Researchers: Missouri’s black bear population growing
SPRINGFIELD, Mo. — An ongoing research project by the Missouri Department of Conservation has found that the state’s black bear population is growing.
Researcher Laura Conlee told the Springfield News-Leader that Missouri has seen high survival rates for female bears, which leads to population growth. She says reported bear sightings are also increasing.
Most black bears are spotted south of Interstate 44, though the population seems to be expanding into the Lake of the Ozarks area near Farmington, said Conlee. There’s also a significant cluster known to be living near where Webster, Wright and Douglas counties connect.
The conservation department is still collecting data, but a 2012 estimation of 350 bears in the state seems consistent with the current findings, said Conlee.
“We’ll visit bear dens next year to see how many cubs survived, but it does appear the bear population is doing what we expect it to be doing,” she said.
The department plans to consider establishing a limited bear-hunting season when the confirmed population reaches 500 bears, Conlee said. The formal population number will be determined when the study completes in 2021, she said.
Conlee cautioned that human-bear interactions are more likely, so property owners, hikers and anyone outdoors in bear’s habitat should be careful.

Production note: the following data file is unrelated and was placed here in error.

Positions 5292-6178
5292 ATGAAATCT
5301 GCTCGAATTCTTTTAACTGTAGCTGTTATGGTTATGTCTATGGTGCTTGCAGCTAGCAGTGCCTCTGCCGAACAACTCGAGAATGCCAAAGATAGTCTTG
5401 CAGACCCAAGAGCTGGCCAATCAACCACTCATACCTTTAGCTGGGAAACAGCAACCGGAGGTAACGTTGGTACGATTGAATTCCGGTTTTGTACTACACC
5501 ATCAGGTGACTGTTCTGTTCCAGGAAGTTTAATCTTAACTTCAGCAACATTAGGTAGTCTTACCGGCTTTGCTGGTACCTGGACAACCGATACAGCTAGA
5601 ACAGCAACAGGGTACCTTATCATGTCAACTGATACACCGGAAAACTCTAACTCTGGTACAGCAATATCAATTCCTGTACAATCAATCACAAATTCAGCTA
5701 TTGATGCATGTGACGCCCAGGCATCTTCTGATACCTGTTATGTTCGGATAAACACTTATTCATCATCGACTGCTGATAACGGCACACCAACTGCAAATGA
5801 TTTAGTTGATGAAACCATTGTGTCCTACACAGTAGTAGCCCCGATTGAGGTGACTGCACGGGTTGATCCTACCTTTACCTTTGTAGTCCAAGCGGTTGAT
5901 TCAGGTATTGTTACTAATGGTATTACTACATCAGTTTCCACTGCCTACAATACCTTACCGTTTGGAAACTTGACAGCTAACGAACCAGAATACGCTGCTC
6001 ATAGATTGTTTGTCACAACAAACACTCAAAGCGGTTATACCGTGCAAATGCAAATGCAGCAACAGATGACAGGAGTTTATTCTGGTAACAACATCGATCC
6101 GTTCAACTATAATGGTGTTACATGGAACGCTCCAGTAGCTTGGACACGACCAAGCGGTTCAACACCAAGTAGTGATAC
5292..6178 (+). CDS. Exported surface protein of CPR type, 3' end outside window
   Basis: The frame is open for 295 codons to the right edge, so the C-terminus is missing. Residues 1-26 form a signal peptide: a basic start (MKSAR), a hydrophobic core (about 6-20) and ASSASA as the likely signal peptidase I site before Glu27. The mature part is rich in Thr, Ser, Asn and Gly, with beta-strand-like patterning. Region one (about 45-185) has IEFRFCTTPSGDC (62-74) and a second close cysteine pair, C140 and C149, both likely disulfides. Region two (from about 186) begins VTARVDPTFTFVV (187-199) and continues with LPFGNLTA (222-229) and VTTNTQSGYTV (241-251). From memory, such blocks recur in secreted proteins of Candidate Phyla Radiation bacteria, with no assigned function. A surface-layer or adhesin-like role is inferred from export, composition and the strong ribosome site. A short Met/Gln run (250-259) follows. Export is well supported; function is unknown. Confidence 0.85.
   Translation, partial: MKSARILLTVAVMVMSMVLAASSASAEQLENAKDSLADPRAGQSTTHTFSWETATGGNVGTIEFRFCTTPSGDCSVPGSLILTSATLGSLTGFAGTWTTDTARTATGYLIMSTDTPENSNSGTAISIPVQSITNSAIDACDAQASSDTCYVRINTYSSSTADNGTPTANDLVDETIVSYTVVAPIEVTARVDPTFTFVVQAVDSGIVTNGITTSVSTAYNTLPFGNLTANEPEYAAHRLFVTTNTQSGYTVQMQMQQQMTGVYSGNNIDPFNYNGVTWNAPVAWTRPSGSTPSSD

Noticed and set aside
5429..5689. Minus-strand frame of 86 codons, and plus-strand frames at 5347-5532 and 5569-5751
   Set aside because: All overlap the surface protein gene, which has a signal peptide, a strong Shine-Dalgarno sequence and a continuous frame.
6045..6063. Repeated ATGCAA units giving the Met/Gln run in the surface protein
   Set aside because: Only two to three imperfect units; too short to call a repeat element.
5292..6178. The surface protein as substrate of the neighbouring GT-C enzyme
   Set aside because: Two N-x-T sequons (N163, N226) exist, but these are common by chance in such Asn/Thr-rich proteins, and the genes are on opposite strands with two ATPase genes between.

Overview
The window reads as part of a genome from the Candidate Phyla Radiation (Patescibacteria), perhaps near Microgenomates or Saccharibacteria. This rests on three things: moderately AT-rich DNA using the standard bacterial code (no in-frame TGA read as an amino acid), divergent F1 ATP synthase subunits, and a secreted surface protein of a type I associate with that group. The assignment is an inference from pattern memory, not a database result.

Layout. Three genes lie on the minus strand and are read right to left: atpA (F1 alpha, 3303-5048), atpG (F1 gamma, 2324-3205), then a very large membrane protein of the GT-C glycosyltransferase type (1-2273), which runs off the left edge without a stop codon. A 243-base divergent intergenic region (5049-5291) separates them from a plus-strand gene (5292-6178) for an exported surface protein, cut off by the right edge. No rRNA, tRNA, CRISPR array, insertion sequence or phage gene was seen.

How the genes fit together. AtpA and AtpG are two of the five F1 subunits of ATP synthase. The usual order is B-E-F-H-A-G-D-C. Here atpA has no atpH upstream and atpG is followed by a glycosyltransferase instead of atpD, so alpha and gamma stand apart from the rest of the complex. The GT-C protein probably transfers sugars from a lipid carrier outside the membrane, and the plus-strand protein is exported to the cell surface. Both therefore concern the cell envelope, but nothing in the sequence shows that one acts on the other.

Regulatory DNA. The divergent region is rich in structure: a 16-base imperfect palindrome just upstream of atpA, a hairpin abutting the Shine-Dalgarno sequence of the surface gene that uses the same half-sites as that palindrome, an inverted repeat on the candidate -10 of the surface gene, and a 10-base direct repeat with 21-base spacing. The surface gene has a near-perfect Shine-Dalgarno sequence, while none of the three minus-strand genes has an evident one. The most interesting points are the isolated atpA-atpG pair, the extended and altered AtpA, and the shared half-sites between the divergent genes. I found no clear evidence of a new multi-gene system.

“Bears have really good memories, and if they find food they’ll remember it,” she said. “If you’re hiking or camping, don’t leave food out at your campsite. Hang it from a tree where a bear can’t reach it.
“If you’re backpacking, don’t cook in the same clothes you sleep in. The scent of food can linger on clothes and bears can smell it. Don’t leave cooking scraps out or bring food in your tent. A bear’s sense of smell is way better than a dog’s.”
She also suggested keeping garbage cans covered and avoiding keeping pets outside.
The state conservation agency is updating its black bear research website so that residents can access more information on Missouri’s native black bear population. An interactive story map will launch this spring.